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Language and Literacy Learning Through Music

By Alina O'Donnell
 | Jan 05, 2018

Christopher VenesileThe global economic downturn of the past decade has taken an especially hard toll on arts programs—not only in the United States, but across the developed world.

Faced with severe cutbacks in government funding and widespread layoffs—compounded by an increased pressure to improve standardized test scores—many schools and universities are stripping down to a bare-bones, no-frills budget. When this happens, music education, along with other subjects deemed “extracurricular,” is often among the first to go.

This decline doesn’t impact just music educators and young, aspiring musicians. A growing body of research suggests that music education enhances literacy skills that facilitate all other learning.

Christopher Venesile, assistant professor of choral music education and jazz educator at Kent State University, has spent the last 30 years transforming young lives through music. A former public school teacher and teacher educator, he’s witnessed how music education improves student performance and closes achievement gaps.

“I found that the most dramatic impact was on those students who were marginalized to begin with, but who had a deep and abiding love for music and participating in music,” he said. “I’ve seen how their interaction with music helped them to become better students.”

Language processing

Plato was right when he said that music gives “wings to the mind.”

A 2014 study published in The Journal of Neuroscience found that children who took music lessons for two years didn’t just become better at playing an instrument—they became better at processing language.

The study took place in the offices of the Harmony Project in Los Angeles, CA—an after-school program that teaches music to children in low-income communities. According to the organization’s website, 97% of Los Angeles County high school seniors with at least three years’ participation in Harmony Project have graduated from high school and have gone on to college, despite high school dropout rates of 50% in the neighborhoods where they live.

Language and music share the elements of pitch, timing, and timbre. As children become more familiar with these elements through musical instruction, their language-processing skills also improve—enabling them to distinguish nuances in speech more easily, according to Venesile.

“Science shows that when children play music, their brains begin to process these sounds that they otherwise wouldn’t hear,” said Venesile. “Neurophysiological distinction has been shown to aid in literacy.”

Vocabulary growth

Anyone who’s ever heard the song “Fifty Nifty United States” knows that words paired with music are far easier to remember.

According to child psychologist Don McMannis, music activates three different centers of the brain simultaneously: language, hearing, and rhythmic motor control. “By inducing emotions, it also creates a heightened condition of awareness and mental acuity,” he says. As students repeat and memorize a song, the lyrics become etched into their brain.  

A 2009 study in Psychology of Music journal directly compared second graders from two New York City public schools, located in nearby neighborhoods with similar demographics. Only one of the schools included music instruction as a part of the regular curriculum, beginning in kindergarten.

The students were tested for two specific literacy skills at the start and end of the school year: general vocabulary and “verbal sequencing,” or their ability to interpret short sentences and understand their meaning.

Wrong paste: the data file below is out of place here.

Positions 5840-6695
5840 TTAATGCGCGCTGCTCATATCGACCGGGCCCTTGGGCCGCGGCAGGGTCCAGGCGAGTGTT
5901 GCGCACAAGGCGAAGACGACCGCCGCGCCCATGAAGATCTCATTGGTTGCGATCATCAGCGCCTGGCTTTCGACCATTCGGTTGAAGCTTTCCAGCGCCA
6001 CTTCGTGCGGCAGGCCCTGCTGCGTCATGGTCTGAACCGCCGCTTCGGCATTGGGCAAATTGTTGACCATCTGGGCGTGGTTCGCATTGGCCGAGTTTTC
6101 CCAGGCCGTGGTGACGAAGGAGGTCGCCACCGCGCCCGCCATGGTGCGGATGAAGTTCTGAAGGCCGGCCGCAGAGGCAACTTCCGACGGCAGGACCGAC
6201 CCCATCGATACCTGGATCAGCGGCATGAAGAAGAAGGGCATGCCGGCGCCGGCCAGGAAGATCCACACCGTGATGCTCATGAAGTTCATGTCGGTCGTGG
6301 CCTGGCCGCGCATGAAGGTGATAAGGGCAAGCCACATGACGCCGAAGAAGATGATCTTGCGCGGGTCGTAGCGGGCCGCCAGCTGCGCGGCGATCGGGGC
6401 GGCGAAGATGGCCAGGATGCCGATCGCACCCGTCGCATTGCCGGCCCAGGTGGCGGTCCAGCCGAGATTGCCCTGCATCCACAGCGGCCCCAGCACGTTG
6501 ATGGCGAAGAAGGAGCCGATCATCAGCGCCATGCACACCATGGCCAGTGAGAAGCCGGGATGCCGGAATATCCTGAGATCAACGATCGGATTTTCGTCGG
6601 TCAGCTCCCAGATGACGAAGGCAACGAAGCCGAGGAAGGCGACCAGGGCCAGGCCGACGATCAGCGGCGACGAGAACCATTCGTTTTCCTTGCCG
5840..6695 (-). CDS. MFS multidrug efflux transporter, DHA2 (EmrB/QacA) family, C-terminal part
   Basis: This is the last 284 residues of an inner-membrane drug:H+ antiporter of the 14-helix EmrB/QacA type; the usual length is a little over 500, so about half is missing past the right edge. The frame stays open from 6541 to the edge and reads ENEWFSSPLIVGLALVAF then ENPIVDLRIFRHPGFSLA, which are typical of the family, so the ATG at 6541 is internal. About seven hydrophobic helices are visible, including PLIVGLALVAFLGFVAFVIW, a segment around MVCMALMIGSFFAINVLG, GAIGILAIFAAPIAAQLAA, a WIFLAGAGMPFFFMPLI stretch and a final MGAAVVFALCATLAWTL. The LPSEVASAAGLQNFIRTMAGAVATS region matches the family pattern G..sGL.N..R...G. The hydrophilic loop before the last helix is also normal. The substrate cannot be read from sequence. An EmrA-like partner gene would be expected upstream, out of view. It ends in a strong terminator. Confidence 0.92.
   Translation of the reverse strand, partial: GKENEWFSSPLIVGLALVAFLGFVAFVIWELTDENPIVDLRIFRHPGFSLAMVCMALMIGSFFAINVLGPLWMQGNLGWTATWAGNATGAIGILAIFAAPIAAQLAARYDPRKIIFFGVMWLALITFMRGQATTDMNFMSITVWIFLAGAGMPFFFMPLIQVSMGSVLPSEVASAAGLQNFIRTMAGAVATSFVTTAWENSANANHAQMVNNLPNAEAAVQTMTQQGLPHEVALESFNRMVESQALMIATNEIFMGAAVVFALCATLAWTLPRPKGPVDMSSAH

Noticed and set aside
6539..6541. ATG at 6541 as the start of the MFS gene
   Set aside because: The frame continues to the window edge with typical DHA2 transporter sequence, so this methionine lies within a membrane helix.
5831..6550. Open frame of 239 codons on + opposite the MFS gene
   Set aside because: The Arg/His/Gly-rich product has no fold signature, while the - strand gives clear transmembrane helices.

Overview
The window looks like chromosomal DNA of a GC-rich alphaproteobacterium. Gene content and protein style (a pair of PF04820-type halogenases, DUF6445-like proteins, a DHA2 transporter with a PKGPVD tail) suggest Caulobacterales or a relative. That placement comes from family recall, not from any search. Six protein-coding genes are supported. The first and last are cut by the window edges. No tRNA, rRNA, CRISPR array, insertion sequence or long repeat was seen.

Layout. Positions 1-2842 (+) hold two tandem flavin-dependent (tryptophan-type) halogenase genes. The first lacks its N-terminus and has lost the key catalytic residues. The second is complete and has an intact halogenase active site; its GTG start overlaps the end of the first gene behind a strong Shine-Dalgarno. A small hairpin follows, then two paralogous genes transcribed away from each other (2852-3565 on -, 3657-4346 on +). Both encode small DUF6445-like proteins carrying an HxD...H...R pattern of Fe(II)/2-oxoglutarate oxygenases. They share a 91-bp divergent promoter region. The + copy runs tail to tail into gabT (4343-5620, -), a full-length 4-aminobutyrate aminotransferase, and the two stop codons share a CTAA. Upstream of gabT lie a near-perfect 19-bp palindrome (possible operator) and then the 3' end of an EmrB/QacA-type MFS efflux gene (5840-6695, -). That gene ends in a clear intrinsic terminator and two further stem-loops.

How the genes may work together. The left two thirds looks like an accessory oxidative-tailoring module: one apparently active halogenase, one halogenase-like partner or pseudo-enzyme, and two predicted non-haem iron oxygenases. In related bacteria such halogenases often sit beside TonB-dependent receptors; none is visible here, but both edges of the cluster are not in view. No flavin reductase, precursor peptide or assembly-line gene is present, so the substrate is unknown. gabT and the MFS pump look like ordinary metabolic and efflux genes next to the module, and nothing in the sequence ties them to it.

When the children were retested at the end of the school year, students who did not receive a music education performed only slightly better on the literacy test, whereas those in the music-rich school scored “significantly higher.” The difference was especially pronounced on the vocabulary test—students who studied music made significant gains on this test, “while scores in the control group remained mostly static,” according to the report.

Development of 21st-century skills

Venesile points to the a cappella movement—which challenges students to find synergy, to improvise, and to self-adjust—as an effective exercise in collaboration, creativity, and critical thinking—core 21st-century skills.

“Most of this music is not written down,” he said. “They listen to a variety of contemporary sounds and decide in a collaborative process how they’re going to flesh out the parts.”

Venesile also encourages the development of these critical skills by infusing his lessons with relevant technologies, such as MuseScore—a free, notation-based program that allows users to write music—and Garage Band—a digital audio workstation that allows users to create music or podcasts.

Although many music educators debate the utility of these apps, Venesile believes they are effective tools for learning advanced musical concepts in an engaging and enjoyable way.

“It’s one of the most exciting times in all of human history for music education,” he said.

Critical literacy

Beyond its many cognitive benefits, Venesile said the music classroom is an ideal space to enhance students’ sense of cultural identity and awareness. When students learn about music, they learn about language, culture, and history.

Venesile believes the increasing diversity of today’s student bodies presents a need to teach a wider variety of musical genres. Looking ahead, he hopes music education programs will embrace more contemporary and vernacular styles that reflect all backgrounds.

“It’s time to invite more than just the model of the marching band, orchestra, and choir to the table.”

To learn more about Kent State University’s School of Music, visit

Alina O’Donnell is the communications strategist at ILA and the editor of Literacy Daily.

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